Carriers to Get Official Approval Next Week

#1
LONDON (Thomson Financial) - The British government is set to give approval next week for the long-delayed construction of two new aircraft carriers for the Royal Navy, according to a report.

The Ministry of Defence (MoD) is expected to formally commit to the 4 billion pound programme next week and to tell the two companies that will build the carriers, BAE Systems Plc and VT Group Plc, that they can expect to receive a contract in mid-June, the Financial Times' weekend edition reported.

Link
 
#4
tomahawk6 said:
Why build carriers when the RN doesnt have the money to keep its current fleet at sea ? A carrier requires escorts to protect it.
And hopefully by the time they are built we will have a new Government who won't be trying to run two wars on the lowest comparitive peace time budget since Cromwell was in short trousers.
 
#5
jonwilly said:
Votes, carriers part built in Browns Scottish constituency.
john
The steel for the carriers was bought ages ago: the only 'confirmation' going on here is the finalising of the contract to actually cut the stuff. I have to say 'well played' to the Royal Navy who have played a really good game here.

T6 - never say never...
 
#7
I am 100% confident these carriers will be built, and I also think the RN with get more escorts, but only if they are clever.

I say they get one in the water, take it through some combat drills with the yanks and then go mental all over the front pages saying they dont have the escorts to protect their new carrier.

Play the game!
 
#8
All well and good, but 'playing the game' results in a couple of things

1.
A shortfall somewhere else.

2.
A reinforcement of the general view that defence acquisition is a game, a game played by boys in short trousers who want a more sweets than the next kid. Politicians will find it even easier to divide and rule and the Treasury will continue to view the MoD as its most wasteful troublesome child and keep the defence settlement as low as possible.
 
#9
Whats the alternative when you have a government that ignores the facts and does everything on the cheap.

All I am saying is I think its time the MOD started playing a bit off politics itself, and actually using the media a bit more.
 
#10
hopefully by the time the hulls start to take shape there will be a new government who might be willing to spend a bit more more money on defence, the two princes amongst others seem to be doing a good job at keeping the issue in the headlines.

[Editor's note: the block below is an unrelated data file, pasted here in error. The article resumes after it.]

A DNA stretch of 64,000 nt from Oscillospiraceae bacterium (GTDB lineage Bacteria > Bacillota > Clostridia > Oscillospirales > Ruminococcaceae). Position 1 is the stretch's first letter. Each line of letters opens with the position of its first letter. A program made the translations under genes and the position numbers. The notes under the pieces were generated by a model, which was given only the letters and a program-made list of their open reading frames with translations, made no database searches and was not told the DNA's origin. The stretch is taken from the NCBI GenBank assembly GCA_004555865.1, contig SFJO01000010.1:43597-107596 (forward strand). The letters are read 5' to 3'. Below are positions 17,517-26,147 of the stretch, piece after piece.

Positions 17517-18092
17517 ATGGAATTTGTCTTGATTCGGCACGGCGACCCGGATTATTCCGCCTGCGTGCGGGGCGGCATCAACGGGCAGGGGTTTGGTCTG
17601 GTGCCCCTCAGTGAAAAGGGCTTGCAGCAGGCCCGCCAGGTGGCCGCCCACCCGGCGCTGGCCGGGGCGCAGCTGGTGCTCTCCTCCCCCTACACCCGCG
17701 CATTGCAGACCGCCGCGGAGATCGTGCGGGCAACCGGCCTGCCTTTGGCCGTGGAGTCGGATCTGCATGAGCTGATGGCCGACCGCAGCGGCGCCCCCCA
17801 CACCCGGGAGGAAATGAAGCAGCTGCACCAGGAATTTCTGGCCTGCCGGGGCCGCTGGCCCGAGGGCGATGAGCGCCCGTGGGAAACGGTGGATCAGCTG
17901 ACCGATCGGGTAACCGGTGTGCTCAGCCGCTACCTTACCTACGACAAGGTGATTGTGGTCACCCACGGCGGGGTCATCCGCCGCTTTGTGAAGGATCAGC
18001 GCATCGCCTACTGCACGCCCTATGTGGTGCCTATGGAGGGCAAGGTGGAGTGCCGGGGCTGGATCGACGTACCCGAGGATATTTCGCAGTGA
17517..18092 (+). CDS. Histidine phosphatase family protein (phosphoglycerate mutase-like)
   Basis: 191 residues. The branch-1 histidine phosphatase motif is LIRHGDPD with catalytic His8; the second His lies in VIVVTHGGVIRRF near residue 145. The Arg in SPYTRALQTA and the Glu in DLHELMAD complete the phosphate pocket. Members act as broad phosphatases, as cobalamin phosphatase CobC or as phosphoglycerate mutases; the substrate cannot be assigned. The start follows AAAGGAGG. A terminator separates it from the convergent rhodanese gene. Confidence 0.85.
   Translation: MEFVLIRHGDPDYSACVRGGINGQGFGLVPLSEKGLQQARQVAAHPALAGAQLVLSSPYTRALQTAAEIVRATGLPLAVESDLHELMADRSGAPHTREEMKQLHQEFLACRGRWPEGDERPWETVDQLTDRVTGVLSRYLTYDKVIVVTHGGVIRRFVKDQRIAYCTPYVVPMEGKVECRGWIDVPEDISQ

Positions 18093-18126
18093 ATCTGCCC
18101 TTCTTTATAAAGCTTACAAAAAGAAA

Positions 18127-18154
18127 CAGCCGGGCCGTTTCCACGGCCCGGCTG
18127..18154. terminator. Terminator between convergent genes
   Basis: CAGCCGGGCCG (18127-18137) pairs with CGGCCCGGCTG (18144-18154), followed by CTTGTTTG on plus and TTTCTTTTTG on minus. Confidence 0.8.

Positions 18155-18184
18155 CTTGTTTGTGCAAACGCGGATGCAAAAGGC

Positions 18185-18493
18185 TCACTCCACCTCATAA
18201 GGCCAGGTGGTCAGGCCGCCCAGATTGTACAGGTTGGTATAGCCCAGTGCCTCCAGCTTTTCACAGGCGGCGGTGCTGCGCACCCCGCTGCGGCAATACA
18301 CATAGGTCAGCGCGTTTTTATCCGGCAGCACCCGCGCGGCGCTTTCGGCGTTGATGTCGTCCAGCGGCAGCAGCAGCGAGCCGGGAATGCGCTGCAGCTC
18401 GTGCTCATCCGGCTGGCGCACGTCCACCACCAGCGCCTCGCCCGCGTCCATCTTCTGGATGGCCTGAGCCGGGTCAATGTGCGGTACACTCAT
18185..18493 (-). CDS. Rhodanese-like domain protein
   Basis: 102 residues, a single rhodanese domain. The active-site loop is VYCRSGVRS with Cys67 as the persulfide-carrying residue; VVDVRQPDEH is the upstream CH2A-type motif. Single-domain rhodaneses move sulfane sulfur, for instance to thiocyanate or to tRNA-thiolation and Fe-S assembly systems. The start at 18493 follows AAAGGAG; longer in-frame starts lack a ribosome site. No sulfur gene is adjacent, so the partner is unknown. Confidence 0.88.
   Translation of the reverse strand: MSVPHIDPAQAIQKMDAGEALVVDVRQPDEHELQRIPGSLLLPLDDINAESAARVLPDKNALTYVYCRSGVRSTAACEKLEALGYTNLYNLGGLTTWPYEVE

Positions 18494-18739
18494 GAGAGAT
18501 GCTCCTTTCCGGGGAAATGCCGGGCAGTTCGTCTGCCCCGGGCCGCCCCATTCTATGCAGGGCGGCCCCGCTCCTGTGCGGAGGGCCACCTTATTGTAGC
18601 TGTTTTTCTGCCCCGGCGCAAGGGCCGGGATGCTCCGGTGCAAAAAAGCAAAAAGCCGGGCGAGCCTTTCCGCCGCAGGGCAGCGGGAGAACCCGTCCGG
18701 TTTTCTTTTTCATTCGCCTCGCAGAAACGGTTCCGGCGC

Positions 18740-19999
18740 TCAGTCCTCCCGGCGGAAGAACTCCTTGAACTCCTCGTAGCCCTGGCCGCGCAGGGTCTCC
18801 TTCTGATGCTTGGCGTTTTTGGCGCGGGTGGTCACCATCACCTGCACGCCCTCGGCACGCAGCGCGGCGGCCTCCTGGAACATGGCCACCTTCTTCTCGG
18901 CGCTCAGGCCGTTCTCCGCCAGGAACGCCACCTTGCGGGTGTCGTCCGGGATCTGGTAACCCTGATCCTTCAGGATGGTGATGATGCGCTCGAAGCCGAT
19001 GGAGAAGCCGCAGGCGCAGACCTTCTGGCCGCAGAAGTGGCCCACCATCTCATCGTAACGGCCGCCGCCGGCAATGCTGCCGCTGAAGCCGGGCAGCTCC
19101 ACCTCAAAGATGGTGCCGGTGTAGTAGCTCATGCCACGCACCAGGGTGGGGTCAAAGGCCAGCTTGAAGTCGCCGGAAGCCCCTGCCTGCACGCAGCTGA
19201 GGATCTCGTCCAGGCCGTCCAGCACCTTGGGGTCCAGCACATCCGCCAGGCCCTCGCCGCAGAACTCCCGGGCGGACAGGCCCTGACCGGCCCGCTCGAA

Then we might be able to have the 12 destroyers we need rather than the 6 that are being built....

Next task is to deal with Seley Oak,

Duncan
 
#14
2 x CVF's

3 x Replacements for Invicible Class Carriers ( for Royal Marines able to carry Harriers and Helo's same as USMC)

Albion Class x 3 assualt ships

12 x T45's

Frigates and Destroyers back up to min 35 total
 
#15
Does anyone really think the Tories are going to provide a sustained and significant uplift in defence funding, especially when they have publicy committed to keeping the same spending plans as Labour

The defence community should call for a taxi and ask to go to reality street because hoping for more is not a sensible strategy.

We are facing an aging population that is going to massively increase pension, welfare and healthcare costs, the world is facing an economic downturn and the desire for reduction in public spending as a benefit of reducing taxation across the board is palpable.

Don't forget, the tories have just as bad a record on defence reviews and spending as labour so hoping the blue team is going to come riding over the hill with a big bag of cash is just wishful thinking.
 
#16
Dunc0936 said:
2 x CVF's

3 x Replacements for Invicible Class Carriers ( for Royal Marines able to carry Harriers and Helo's same as USMC)

Albion Class x 3 assualt ships

12 x T45's

Frigates and Destroyers back up to min 35 total
CVF is the replacement for CVS.

On what expertise are you basing these projected figures or did you just simply pluck them out of thin air? :roll:
 
#17
"We are facing an aging population that is going to massively increase pension, welfare and healthcare costs, the world is facing an economic downturn and the desire for reduction in public spending as a benefit of reducing taxation across the board is palpable"